Show vs Tell

Authors get this note all the time. “Show, don’t tell!” But what does it mean? Showing helps the reader feel a part of the scene instead of getting a lot of information dumped on them.

Compare these two paragraphs:

Joe went to the corral and decided which horse he wanted to catch. He picked the buckskin stud. He entered the corral and made his way over to the horse, slipping the rope around his neck just before the horse ran. He tied the other end to the post so the horse couldn’t get away. The buckskin fought the rope.


Joe headed to the corral and leaned on the railing. There he was. That buckskin stud was already making eyes at him from across the dusty expanse. Joe climbed between the rails, hefting the lasso in his hand, getting a feel for its weight. He moved alongside the chestnut, then the paint, keeping their bodies between him and the buckskin. He’d almost made it across the corral when the buckskin stuck his head in the air and snorted. Joe darted towards him and tossed the loop over his neck, pulling it tight before he swiftly wrapped the end of the rope around the nearest post, securing the animal. The buckskin reared, pawing the air above Joe’s head with his sharp hooves.

Can you see the difference? Yes, we find out what’s happening in the first paragraph, but there is no sensory input, we don’t feel like we’re in the scene. In the second paragraph, we can see Joe leaning against the corral, making eye contact with the buckskin. We experience how he gets across the corral, closer to his intended target, by staying behind other horses, so he doesn’t spook the one he wants.

Now, all that being said, you want to strike a balance between showing and telling. Obviously, you wouldn’t want to show every detail in your book; it would be an overload. What reader wants to know every detail of your character opening a door, or driving to work? Unless something pertinent to the story is going to happen, these things can be glossed over in a telling mode.

Some stories are submitted that are almost all in telling mode, however. This won’t get your book contracted. Readers don’t want to be lectured to, and they don’t want to be talked at. They want to feel like they’re right there beside your hero or heroine, fighting monsters, facing the enemy, and finding love. Showing eliminates the distance and lets your readers do just that.

Do the Work

I’ve been freelancing for some time, and the one thing I find myself fighting a lot is the idea that editing isn’t needed. That topic has been covered numerous times here and on other writing and editorial blogs. I’m going to take a slightly different take here.

While I applaud the writers out there who realize they need an editor, they also need to make sure they know the mechanics of writing. I am blessed with many clients who not only know the mechanics of writing, they also have a delicious talent for turning a phrase. They can build suspense and create fascinating characters. However, not all writers are created equal.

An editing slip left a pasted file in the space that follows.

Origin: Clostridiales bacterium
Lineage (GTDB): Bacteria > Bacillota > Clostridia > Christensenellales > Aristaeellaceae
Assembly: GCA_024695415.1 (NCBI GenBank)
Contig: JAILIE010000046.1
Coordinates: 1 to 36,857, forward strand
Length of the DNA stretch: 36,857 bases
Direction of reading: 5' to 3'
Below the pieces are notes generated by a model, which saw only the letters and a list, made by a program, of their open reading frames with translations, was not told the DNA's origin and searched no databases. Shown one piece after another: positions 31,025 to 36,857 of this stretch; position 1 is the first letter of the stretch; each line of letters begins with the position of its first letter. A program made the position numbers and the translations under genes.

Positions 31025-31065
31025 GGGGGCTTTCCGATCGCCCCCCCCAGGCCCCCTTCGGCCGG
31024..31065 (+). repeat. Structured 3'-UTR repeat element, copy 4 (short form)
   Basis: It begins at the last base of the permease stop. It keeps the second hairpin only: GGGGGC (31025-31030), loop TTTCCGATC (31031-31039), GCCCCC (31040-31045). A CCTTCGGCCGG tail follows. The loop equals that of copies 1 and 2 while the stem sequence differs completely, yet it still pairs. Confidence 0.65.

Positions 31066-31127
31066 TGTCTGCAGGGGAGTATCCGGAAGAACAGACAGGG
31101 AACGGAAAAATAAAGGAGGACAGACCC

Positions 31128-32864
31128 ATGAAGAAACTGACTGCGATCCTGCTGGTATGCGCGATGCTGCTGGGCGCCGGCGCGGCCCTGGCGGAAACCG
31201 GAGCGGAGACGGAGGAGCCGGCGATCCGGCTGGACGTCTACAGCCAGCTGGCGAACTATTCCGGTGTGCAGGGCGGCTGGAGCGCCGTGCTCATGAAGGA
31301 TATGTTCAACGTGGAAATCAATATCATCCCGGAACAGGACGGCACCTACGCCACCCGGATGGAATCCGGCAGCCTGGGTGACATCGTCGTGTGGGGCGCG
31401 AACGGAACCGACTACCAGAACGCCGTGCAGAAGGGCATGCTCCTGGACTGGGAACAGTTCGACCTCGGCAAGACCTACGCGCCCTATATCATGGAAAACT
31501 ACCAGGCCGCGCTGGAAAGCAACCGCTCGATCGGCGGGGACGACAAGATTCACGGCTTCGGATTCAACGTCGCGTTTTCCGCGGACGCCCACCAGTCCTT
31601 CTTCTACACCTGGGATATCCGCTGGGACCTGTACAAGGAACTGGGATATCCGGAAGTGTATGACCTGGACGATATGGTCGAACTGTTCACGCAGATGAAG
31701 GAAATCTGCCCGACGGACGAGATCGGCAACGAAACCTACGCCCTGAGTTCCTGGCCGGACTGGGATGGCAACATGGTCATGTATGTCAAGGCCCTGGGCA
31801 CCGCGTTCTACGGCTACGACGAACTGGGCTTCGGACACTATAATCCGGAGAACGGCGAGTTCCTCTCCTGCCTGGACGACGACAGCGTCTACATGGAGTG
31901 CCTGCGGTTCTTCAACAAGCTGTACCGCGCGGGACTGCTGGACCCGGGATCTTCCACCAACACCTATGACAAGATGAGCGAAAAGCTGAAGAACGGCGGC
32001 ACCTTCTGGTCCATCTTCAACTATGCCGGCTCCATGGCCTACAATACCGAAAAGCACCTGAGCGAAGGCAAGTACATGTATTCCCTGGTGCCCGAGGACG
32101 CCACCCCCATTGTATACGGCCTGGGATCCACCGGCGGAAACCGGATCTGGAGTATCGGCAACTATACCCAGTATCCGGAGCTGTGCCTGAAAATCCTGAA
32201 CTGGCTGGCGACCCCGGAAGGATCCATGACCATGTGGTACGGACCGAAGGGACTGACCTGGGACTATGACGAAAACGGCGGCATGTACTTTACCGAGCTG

If you want to write a book, I support you all the way. If you don’t even remember your basic English fundamentals, do yourself and whatever editor you eventually hire a favor and invest in some writing texts. Read them. Live them. Write according to their guidelines.

Are you familiar with punctuation rules? Brush up a bit. Some fun reads that deal with punctuation include Eats, Shoots & Leaves by Lynne Truss and Lapsing into a Comma by Bill Walsh. These books teach with humor. There are also some humorous books dealing with parts of speech like The Transitive Vampire by Karen Elizabeth Gordon and Woe is I by Patricia T. O’Connor. Texts like these make learning to write fun.

Once you have a good grasp of sentence structure, paragraphing, and so on, work on your story. Don’t be afraid to ask for feedback from a writers’ group or beta readers. Take the feedback as the well-intentioned criticism it is. Go back and revise. Then revise again. Few writers can pound out a first draft that is ready for the editor. I certainly don’t know any, and the books we write take several go-rounds with revision.

Be honest with yourself. Once you are finally ready to submit it to an editor, how much editing do you need? If you tell me you only need a light edit and choose that level of work, yet your manuscript really needs a lot more work, you’re not spending your editorial dollars wisely. I find it incredibly frustrating to have to hold myself to a light edit or proofread when the manuscript needs major work. I can only imagine how frustrating it is for the writer as well, when they get a manuscript back covered in red marks and comment balloons, yet the really major issues have not been dealt with. I try to add in a comment at the beginning outlining the suggestions I would make, but I don’t have the ability to address the structural and plumbing issues if I’ve only been hired to dust.

So do the work. Writing isn’t easy. It comes from the heart, and to put it forth adequately, writers need to learn the skills. Like any job, be it medicine, law, or the culinary arts, to really shine, you’ve got to do the work.

It will help your writing, it will help your books, and it will help your readership.